The Australian Small Business Blog

Tuesday, May 19, 2009

Comparing Your Business With Others


As a small business owner you probably regularly meet with other business owners. (If you don’t, you need to get out more as that is where the opportunities are.) However when you do, are you finding that when you leave an event you end up feeling disenchanted? Everyone seems to be doing so much better than you?

Are you comparing everyone else’s fiction with your own reality?

Think of it this way, if someone’s business was actually not doing so well, and in fact their sales had dropped significantly, do you they would tell everyone they know? Of course not as it would potentially make things worse for them. People don’t want to do business with someone who they think may not be around for long, so the talk is always positive and it is quite likely that many of the people who say things are just fine, are in no better shape than you.


Armed with this information, you can carry on attending such events with a fixed grin hoping that something will turn up from someone who may be even worse off than you, making promises to you that they will not deliver on. You can waste a lot of time at such events hoping for a big opportunity. It can be like someone who can’t swim hoping to be rescued by a drowning man.


Alternatively you can take matters into your own hands. If the things that you are doing are not working, you need to change them. Start to experiment more.
If you don’t know what to do you need to seek some kind of advice.

The Advice Catch 22

When things are going well, people don’t tend to seek advice. They see it as a cost (time & money) and don’t believe they need it. When times are tough, they need it but can’t afford it. Catch 22.


The correct approach is to regularly have a range of different sources of advice, from reading books, attending workshops or coaching. In the good times, you need to be prepared for the tough times. In the tough times, the need for advice is even greater.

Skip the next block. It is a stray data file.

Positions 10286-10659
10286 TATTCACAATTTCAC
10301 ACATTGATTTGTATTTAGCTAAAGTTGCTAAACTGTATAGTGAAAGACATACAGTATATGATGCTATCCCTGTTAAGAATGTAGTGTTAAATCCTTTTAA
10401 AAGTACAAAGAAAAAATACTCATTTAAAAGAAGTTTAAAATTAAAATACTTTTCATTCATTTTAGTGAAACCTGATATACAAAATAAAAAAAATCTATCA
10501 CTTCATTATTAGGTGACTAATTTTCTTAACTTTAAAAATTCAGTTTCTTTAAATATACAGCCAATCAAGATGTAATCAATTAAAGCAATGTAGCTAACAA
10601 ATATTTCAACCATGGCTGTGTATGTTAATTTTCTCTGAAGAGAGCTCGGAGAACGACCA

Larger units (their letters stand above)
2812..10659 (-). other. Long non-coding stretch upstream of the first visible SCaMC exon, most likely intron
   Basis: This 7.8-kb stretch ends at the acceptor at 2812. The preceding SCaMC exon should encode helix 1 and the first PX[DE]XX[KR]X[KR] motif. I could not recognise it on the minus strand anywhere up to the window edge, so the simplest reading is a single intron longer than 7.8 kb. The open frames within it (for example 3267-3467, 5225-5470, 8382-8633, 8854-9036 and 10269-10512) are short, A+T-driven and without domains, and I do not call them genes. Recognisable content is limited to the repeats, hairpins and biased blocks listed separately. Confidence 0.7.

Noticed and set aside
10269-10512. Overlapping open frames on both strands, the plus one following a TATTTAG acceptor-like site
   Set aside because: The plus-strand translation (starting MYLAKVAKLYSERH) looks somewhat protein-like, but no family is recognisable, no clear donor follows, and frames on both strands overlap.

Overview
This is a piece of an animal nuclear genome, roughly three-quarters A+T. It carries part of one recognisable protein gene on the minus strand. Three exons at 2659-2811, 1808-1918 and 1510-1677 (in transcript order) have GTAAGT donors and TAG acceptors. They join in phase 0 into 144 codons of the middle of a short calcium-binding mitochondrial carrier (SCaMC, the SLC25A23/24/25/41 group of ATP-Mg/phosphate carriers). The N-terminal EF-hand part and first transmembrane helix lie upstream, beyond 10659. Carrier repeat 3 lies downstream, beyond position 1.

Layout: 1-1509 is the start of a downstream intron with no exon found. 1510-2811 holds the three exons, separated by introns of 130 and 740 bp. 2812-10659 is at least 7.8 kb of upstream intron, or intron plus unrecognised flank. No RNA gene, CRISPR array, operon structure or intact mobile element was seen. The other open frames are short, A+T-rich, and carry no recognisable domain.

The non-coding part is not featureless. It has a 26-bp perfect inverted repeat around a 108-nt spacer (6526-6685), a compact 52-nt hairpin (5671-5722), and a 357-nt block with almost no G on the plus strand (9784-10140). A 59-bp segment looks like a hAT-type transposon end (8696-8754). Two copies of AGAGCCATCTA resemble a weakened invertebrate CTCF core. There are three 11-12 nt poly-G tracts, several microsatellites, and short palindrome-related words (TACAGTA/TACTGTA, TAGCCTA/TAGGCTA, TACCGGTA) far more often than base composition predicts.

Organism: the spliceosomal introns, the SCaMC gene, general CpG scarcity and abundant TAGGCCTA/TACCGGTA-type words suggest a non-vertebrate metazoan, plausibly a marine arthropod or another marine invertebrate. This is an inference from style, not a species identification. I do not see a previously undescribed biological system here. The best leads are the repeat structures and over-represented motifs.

While cash might be scarce in the tough times, if the person was convinced that advice they got would work, they would, of course pay for it. So how do you know it will work for you?

Here are some questions to ask:

-Are there others you are aware of that are doing well in your sector?
-Do you believe there is something they might be doing that you are not doing at the moment?
-Do you believe that if you could learn what they are doing, that you could also be successful?

When learning to drive a car, you start off being unconsciously incompetent. You really don’t know how hard it can be. Once you start to drive, you soon learn you need lessons. At this point you are consciously incompetent. If you answered yes to the 3 questions above, this is you. You know there are answers out there, you just don’t know what they are.

At this point you can decide to remain unconsciously incompetent and learn by trial and error (smashing up your car in the process), or you can get advice. People think advice is expensive.

Abraham Lincoln said; “If you think education is expensive, try ignorance.”

Advice is a catalyst to change, and if you change nothing, nothing changes.


What’s your Plan?

Dr Greg Chapman holds regular workshops for small business owners:
Visit www.events.fivepillarsbusinesssuccess.com

Over to You. What do You Think? Post Your Comments Below.

Dr Greg Chapman is the Director of Empower Business Solutions and The Australian Business Coaching Club and is Australia's Leading Advisor on Emerging Businesses and provides Coaching and Consulting advice to Australian Small Business Owners in Marketing & Business Strategies Planning & Systems. He is also the author of The Five Pillars of Guaranteed Business Success.


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